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Pound hit by YouGov poll..

Oil price weakens and sterling falls in jittery market

Brent oil fieldOil prices weakened after an OPEC agreement to extend cuts in crude production for a further nine months disappointed investors who had bet on bigger output cuts.

Sterling also fell 0.5% to $1.288, its biggest one-day slide in over three weeks, after a YouGov poll showed the Labour Party cutting the Conservatives’s lead to five points less than a fortnight before the General Election. showed the Tories now have a five percentage point lead over Labour, at 43% to 38%.

The FTSE 100 jumped 63 points to close the day at a record 7,547, closely followed by the FTSE 250, seen as a better barometer of the health of UK business, which also reached an all-time closing high, rising 57 points to 20,024.

Opec agreed an extension to oil supply cuts by nine months to March 2018. Some of the 11 non-Opec oil producers agreed to abide by the deal.

However, markets believed the cut was not enough to cut the glut. Brent crude fell 0.5% to $51.18, after slumping 4.6% overnight and is on track for a 4.5% weekly loss.

Following the Opec meeting in Vienna Khalid al-Falih, secretary general and Saudi Arabia’s energy minister, seemed to rule out deeper cuts.

Oil producers first agreed to reduce production last December in an effort to boost flagging prices.

A large part of the problem is the American shale oil industry, which has grown from very little 10 years ago, to become a major player.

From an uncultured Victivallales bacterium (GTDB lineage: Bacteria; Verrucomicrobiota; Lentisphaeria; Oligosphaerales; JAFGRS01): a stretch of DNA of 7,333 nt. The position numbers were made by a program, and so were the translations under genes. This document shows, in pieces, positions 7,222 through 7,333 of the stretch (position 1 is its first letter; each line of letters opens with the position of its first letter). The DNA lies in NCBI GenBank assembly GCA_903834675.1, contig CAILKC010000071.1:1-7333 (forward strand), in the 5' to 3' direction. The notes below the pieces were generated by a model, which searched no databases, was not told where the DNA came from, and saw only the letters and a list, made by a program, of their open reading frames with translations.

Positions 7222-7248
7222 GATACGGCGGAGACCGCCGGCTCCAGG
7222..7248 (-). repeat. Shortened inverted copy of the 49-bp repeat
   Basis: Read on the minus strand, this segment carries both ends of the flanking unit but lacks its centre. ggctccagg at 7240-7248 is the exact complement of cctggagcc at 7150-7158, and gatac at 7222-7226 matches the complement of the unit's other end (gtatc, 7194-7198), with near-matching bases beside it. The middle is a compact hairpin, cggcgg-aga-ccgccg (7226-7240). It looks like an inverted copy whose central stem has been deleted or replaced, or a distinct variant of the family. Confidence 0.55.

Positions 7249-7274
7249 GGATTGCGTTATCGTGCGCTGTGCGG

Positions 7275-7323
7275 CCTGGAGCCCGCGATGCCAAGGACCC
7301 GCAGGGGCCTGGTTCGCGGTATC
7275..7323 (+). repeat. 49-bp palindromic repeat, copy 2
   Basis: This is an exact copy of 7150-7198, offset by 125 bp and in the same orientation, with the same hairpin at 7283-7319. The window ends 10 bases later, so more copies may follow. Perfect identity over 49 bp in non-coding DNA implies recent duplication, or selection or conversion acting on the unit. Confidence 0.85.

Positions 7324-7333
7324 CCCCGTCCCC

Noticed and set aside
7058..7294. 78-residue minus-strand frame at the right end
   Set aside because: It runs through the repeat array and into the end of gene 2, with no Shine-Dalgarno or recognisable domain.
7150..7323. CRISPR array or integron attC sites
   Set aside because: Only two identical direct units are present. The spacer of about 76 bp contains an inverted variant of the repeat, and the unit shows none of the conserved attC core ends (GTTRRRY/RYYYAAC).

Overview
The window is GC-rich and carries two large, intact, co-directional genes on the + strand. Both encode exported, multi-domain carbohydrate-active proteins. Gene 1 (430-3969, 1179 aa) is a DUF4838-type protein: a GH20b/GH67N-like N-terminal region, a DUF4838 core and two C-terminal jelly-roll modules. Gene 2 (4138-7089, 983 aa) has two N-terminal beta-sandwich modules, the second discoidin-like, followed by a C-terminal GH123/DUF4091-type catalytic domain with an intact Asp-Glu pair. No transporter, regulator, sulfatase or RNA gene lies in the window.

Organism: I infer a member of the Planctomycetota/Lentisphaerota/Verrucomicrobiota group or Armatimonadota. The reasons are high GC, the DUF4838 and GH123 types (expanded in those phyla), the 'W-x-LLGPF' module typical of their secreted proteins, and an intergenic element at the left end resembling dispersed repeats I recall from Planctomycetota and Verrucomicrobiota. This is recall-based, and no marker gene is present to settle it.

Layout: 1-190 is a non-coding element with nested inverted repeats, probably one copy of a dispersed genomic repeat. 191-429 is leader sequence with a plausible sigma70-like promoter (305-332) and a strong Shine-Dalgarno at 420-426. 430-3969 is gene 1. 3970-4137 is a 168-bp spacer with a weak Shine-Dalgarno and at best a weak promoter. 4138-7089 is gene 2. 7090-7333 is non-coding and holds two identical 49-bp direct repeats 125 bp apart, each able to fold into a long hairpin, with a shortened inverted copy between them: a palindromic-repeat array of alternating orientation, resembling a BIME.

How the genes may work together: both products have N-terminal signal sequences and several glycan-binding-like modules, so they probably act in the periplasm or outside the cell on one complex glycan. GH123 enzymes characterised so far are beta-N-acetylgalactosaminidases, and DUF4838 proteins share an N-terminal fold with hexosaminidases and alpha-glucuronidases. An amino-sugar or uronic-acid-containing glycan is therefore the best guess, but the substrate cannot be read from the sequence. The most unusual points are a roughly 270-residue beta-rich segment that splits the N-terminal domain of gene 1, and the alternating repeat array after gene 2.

Opec is seen to be doing little to boost the price of oil, said Russ Mould, investment director at AJ Bell.

“This is partly because crude had already run higher in anticipation of the deal, partly because some analysts had been hoping for a deeper cut and partly because US shale oil production is surging again, encouraged by crude’s advance from its lows under $30 in early 2016. 

“While both OPEC and non-OPEC members have largely kept to the agreed production cuts (especially in the former case), American output from its seven key shale fields remain a key variable and one over which the debt and stock markets have greater influence than Riyadh, Tehran, Baghdad or Moscow.

“The oil price’s recovery from its 2016 lows has enabled many US shale producers to refinance their debts or raise fresh capital and begin to drill again.

“According to data from the US Energy Information Administration The number of active shale rigs in the USA across the Bakken, Eagle Ford, Haynesville, Marcellus, Niobrara, Permian and Utica fields has more than doubled from its lows and oil production is starting to increase accordingly.

“Production fell by around 0.7 million barrels a day (or 12%) from peak to trough last year but this has already been pretty much fully reversed. Forecasts from consultants Wood Mackenzie of a further 950,000 barrel increase through 2018 would mean a total output surge of nearly 1.7 million barrels, enough the effectively offset the OPEC and non-OPEC cuts, even assuming both parties hold their discipline.”

A further slump in oil services company Petrofac took losses close to 38%  over the past two sessions after several brokers more than halved their price targets on the stock.

The company lost one third of its market value in the previous session after it suspended its chief operating office amid a fraud investigation.



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